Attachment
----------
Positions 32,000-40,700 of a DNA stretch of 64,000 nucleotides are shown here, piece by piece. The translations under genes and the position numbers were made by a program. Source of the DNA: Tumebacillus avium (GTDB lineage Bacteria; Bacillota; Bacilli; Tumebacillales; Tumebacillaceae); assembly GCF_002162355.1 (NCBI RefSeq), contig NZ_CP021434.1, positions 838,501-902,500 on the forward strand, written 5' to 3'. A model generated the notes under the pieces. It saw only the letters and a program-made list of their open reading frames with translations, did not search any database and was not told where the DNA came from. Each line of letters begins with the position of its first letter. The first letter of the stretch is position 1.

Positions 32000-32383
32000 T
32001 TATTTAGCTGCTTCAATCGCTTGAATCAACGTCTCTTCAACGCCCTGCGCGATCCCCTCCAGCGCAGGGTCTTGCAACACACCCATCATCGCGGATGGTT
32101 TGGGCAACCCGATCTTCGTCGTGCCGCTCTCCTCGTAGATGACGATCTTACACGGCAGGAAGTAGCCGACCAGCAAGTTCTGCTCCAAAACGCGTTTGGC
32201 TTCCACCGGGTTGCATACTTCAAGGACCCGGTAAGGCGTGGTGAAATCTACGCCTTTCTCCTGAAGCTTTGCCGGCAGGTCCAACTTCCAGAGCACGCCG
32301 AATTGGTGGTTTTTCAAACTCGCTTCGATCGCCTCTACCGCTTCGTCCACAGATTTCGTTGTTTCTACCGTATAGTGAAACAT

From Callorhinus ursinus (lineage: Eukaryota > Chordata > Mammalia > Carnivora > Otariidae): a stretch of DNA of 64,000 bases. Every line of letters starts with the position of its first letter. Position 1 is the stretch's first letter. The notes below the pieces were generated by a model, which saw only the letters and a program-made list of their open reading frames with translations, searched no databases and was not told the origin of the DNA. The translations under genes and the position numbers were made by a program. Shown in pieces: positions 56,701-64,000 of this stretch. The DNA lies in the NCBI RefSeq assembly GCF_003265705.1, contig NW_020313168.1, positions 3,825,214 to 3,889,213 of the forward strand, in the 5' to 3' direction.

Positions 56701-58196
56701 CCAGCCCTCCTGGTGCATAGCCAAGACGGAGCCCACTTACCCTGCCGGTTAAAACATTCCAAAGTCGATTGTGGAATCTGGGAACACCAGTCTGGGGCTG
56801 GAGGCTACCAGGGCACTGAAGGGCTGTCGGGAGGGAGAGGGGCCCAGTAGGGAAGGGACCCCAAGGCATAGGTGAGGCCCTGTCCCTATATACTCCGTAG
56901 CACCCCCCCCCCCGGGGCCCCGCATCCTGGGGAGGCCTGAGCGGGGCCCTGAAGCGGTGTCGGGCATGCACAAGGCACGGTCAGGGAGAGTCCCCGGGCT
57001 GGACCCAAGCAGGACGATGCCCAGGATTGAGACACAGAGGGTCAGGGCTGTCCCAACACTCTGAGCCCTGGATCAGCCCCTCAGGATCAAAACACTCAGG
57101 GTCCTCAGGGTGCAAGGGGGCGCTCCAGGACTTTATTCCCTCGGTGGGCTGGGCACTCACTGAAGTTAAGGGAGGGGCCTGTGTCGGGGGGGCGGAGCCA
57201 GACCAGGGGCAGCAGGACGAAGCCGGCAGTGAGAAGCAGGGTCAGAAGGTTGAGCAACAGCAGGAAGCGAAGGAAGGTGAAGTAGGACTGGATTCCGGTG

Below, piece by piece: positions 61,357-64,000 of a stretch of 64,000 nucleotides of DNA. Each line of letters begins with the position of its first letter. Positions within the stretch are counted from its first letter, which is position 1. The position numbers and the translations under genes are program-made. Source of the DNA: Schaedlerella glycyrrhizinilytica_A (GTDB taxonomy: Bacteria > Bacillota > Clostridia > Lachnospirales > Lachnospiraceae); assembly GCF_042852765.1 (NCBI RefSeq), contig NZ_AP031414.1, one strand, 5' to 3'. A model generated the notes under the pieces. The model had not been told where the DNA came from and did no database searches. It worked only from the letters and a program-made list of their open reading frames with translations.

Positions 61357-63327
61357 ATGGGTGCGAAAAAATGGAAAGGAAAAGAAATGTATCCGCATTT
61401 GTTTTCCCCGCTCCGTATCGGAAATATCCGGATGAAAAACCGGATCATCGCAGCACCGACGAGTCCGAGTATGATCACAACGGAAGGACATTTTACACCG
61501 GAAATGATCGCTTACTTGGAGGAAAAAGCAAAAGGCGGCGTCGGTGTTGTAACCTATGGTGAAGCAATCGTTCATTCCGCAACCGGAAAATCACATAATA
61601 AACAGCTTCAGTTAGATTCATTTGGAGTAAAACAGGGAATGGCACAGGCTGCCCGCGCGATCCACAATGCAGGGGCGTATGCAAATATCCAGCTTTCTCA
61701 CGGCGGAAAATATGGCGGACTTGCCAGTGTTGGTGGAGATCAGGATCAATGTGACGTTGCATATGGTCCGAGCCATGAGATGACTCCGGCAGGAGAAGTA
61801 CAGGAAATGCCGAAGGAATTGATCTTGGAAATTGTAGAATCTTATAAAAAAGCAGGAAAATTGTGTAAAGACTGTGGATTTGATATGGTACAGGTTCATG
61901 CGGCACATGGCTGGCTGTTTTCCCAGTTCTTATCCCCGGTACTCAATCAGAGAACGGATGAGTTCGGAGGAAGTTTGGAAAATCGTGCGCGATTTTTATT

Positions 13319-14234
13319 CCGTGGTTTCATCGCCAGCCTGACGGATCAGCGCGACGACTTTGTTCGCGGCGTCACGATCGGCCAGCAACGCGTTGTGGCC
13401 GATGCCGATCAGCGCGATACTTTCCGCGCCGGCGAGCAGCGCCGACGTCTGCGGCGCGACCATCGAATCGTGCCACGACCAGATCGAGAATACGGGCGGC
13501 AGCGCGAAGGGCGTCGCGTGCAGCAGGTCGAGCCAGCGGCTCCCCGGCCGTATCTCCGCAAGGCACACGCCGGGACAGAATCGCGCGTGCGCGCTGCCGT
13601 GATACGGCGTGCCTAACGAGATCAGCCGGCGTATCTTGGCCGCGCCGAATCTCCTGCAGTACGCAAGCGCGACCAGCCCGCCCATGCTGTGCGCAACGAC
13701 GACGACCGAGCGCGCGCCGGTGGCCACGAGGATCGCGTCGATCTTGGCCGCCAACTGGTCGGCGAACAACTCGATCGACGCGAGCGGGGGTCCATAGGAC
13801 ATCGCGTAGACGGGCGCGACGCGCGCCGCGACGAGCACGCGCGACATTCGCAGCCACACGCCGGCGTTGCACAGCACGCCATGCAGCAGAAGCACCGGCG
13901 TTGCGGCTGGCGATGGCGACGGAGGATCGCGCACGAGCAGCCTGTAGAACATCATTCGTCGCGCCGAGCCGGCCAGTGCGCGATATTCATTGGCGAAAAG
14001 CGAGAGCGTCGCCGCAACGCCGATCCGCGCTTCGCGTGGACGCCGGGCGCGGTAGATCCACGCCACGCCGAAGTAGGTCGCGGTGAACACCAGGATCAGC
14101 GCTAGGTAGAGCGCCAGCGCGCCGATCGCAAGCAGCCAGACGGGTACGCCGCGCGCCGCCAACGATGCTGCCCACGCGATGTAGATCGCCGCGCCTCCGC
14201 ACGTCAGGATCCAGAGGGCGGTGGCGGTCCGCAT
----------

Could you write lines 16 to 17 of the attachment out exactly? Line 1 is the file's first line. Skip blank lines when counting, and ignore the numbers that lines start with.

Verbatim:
Below, piece by piece: positions 61,357-64,000 of a stretch of 64,000 nucleotides of DNA. Each line of letters begins with the position of its first letter. Positions within the stretch are counted from its first letter, which is position 1. The position numbers and the translations under genes are program-made. Source of the DNA: Schaedlerella glycyrrhizinilytica_A (GTDB taxonomy: Bacteria > Bacillota > Clostridia > Lachnospirales > Lachnospiraceae); assembly GCF_042852765.1 (NCBI RefSeq), contig NZ_AP031414.1, one strand, 5' to 3'. A model generated the notes under the pieces. The model had not been told where the DNA came from and did no database searches. It worked only from the letters and a program-made list of their open reading frames with translations.

Positions 61357-63327